Immediately afterwards the studio released the film Sarfarosh aka Brave Heart, with Gul Hamid playing the lead rold with more or less the same cast as in the previous film. This production proved equally appealing but was able to stir noise about this industry in film production circles throughout India. Roop Lal Shori, a resident of Brandreth Road in Lahore, upon hearing of a new film industry in the city, returned to his hometown. He later produced Qismat Ke Haer Pher aka Life After Death which would firmly ground the new industry’s reputation as being in line with other film industries of the time.
Kardar shifted to Calcutta in 1930; and joined the East India Film Company, where he made about seven films for them. After the company closed down in 1937 he moved to Bombay and joined Film City (in Tardeo) where he made one film Baaghban. It won the Gohar Gold Medal starring Bimla Kumari, B. Nandrekar and Sitara Devi.
Subsequently, he joined Ranjeet Movietone towards the end of 1937 and made only three movies with them. From here he moved to Circo Productions Ltd., but just one year later, in 1939, when Circo Productions Ltd. went into liquidation Kardar bought out the company and started Kardar Productions. In the same compound, he also started Kardar Studios and started making movies under the Kardar Productions banner from 1940 onwards. Kardar Studios was one of the best equipped studios in those days and also the first to have air-conditioned make up rooms.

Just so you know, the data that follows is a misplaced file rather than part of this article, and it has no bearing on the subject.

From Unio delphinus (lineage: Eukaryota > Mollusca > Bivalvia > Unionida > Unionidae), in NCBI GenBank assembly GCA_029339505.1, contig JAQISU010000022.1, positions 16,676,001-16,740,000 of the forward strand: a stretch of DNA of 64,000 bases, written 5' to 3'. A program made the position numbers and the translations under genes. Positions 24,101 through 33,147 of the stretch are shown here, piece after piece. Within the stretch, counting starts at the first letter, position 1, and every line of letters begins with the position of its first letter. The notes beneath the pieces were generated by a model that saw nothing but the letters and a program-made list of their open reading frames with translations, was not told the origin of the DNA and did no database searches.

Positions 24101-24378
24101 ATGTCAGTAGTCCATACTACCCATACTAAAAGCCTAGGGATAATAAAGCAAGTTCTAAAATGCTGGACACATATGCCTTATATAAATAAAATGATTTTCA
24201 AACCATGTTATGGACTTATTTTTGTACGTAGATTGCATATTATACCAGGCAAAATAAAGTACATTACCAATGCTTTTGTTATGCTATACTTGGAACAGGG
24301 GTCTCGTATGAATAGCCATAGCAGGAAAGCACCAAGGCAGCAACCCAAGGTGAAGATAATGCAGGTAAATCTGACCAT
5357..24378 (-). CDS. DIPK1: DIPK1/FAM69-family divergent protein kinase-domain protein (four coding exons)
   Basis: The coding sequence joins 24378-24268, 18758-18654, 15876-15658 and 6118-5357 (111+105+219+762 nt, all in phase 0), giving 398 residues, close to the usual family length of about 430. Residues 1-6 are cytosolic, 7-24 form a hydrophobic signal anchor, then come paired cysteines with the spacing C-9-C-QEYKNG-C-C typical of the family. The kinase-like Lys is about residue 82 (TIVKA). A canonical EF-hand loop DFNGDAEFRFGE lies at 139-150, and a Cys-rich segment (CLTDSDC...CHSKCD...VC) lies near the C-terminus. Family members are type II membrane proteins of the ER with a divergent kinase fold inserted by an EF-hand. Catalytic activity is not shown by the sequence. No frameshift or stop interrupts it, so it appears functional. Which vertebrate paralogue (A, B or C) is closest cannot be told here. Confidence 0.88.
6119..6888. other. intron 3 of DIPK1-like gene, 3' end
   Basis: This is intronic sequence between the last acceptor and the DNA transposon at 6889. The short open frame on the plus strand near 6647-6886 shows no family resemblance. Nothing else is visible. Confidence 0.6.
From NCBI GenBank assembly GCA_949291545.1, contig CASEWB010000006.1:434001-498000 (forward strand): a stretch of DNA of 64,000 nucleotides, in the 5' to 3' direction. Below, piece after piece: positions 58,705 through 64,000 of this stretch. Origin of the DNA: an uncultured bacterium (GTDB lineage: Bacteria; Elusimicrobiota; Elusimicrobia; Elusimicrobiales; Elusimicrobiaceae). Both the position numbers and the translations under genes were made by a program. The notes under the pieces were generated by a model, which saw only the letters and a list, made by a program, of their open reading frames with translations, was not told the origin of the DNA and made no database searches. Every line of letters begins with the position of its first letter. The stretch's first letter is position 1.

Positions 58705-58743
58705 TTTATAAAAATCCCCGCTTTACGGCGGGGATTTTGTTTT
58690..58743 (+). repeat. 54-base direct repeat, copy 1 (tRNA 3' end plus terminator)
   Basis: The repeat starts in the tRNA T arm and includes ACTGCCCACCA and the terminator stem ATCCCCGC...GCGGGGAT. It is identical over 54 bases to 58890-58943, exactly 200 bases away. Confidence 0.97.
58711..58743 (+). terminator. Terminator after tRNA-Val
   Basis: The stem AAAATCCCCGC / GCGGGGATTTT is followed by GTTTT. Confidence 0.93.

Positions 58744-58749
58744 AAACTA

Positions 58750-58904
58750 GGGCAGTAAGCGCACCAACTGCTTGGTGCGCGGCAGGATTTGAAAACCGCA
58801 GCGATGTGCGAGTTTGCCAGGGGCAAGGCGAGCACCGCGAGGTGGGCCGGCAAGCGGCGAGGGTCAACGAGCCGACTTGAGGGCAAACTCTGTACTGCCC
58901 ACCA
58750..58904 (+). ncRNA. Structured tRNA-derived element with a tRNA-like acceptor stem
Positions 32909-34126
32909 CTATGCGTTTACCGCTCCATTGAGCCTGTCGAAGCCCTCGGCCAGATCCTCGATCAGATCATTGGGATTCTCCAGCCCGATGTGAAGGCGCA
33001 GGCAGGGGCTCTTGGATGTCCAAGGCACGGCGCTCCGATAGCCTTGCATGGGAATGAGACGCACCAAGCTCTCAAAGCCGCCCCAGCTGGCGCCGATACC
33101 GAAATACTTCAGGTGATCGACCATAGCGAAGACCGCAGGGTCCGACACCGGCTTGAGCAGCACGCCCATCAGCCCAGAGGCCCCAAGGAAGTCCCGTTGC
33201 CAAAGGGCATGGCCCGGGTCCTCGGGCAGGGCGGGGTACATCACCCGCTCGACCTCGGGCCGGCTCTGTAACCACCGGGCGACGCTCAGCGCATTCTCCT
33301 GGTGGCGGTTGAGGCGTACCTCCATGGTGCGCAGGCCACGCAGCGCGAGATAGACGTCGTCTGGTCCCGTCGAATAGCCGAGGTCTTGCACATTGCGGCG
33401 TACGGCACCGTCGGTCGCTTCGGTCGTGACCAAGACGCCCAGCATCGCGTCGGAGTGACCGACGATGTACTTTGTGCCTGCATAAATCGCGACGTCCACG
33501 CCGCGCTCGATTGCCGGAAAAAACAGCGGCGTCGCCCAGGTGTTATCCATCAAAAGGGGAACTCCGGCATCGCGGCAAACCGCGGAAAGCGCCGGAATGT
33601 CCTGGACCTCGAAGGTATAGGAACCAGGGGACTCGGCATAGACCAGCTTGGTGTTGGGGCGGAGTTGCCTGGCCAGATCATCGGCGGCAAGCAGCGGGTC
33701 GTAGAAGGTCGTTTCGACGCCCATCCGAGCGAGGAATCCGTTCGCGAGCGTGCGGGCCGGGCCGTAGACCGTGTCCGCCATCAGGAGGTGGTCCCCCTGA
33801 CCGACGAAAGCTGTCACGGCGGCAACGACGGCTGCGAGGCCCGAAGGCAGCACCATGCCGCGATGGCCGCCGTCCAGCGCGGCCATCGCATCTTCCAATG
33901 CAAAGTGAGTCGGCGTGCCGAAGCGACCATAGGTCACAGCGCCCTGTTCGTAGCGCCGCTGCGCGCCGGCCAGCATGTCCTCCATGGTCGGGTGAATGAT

In 1946, Kardar gave a commercially successful film with K. L. Saigal and composer Naushad, Shahjehan (1946). Claimed as a “masterpiece”- all songs of the film songs became hits.
Following partition in 1947, A. R. Kardar and his brother-in-law Mehboob Khan both left for Pakistan. However, according to Bunny Reuben, as quoted by Mihir Bose, they returned to India, but no reason was given for their return.
Kardar went back to film making and directed Dard (1947), which starred Suraiya and had music by Naushad. Dillagi (1949), a romantic tragedy, was a commercial success at the box-office. Inspired by Wuthering Heights (1939). Dillagi’s music by Naushad became extremely popular, especially Suraiya’s song “Tu Mera Chand”. Dulari (1949) had equally popular music, with a memorable Mohammed Rafi song “Suhani Raat Dhal Chuki”. It starred Geeta Bali, Madhubala and Suresh.
Dastan (1950) a tragic melodrama, was inspired from the film Enchantment ,and was cited as “one of the biggest commercial hits”. Jadoo (1951) and Deewana (1952) marked the parting of ways between Kardar and Naushad.
Dil-E-Nadaan (1953) had popular music by Ghulam Mohammed. He made three more films before starting Dil Diya Dard Liya (1966), which again had music by Naushad. Kardar’s last film was Mere Sartaj (1975).
He introduced many artists to the Hindi film industry who went on to become renowned in their own right, such as Naushad, Majrooh Sultanpuri, Suraiya. The legendary singer Mohammad Rafi got his first hit from the song, ‘Suhani raat dhal chuki’ – from Kardar’s film Dulari. He also started the Kardar-Kolynos Contest, to find new talent and through this contest he discovered and introduced to the industry, Chand Usmani and Mahendra Kapoor.
Mehboob Khan’s wife Sardar Akhtar was the sister of Bahar, Kardar’s wife. Kardar was the step-brother of Pakistan’s famous cricketer A. H. Kardar (Abdul Hafeez Kardar).
Kardar, who lived in Marine Drive, died at the age of 85 years, on 22 November 1989, in Mumbai, Maharashtra.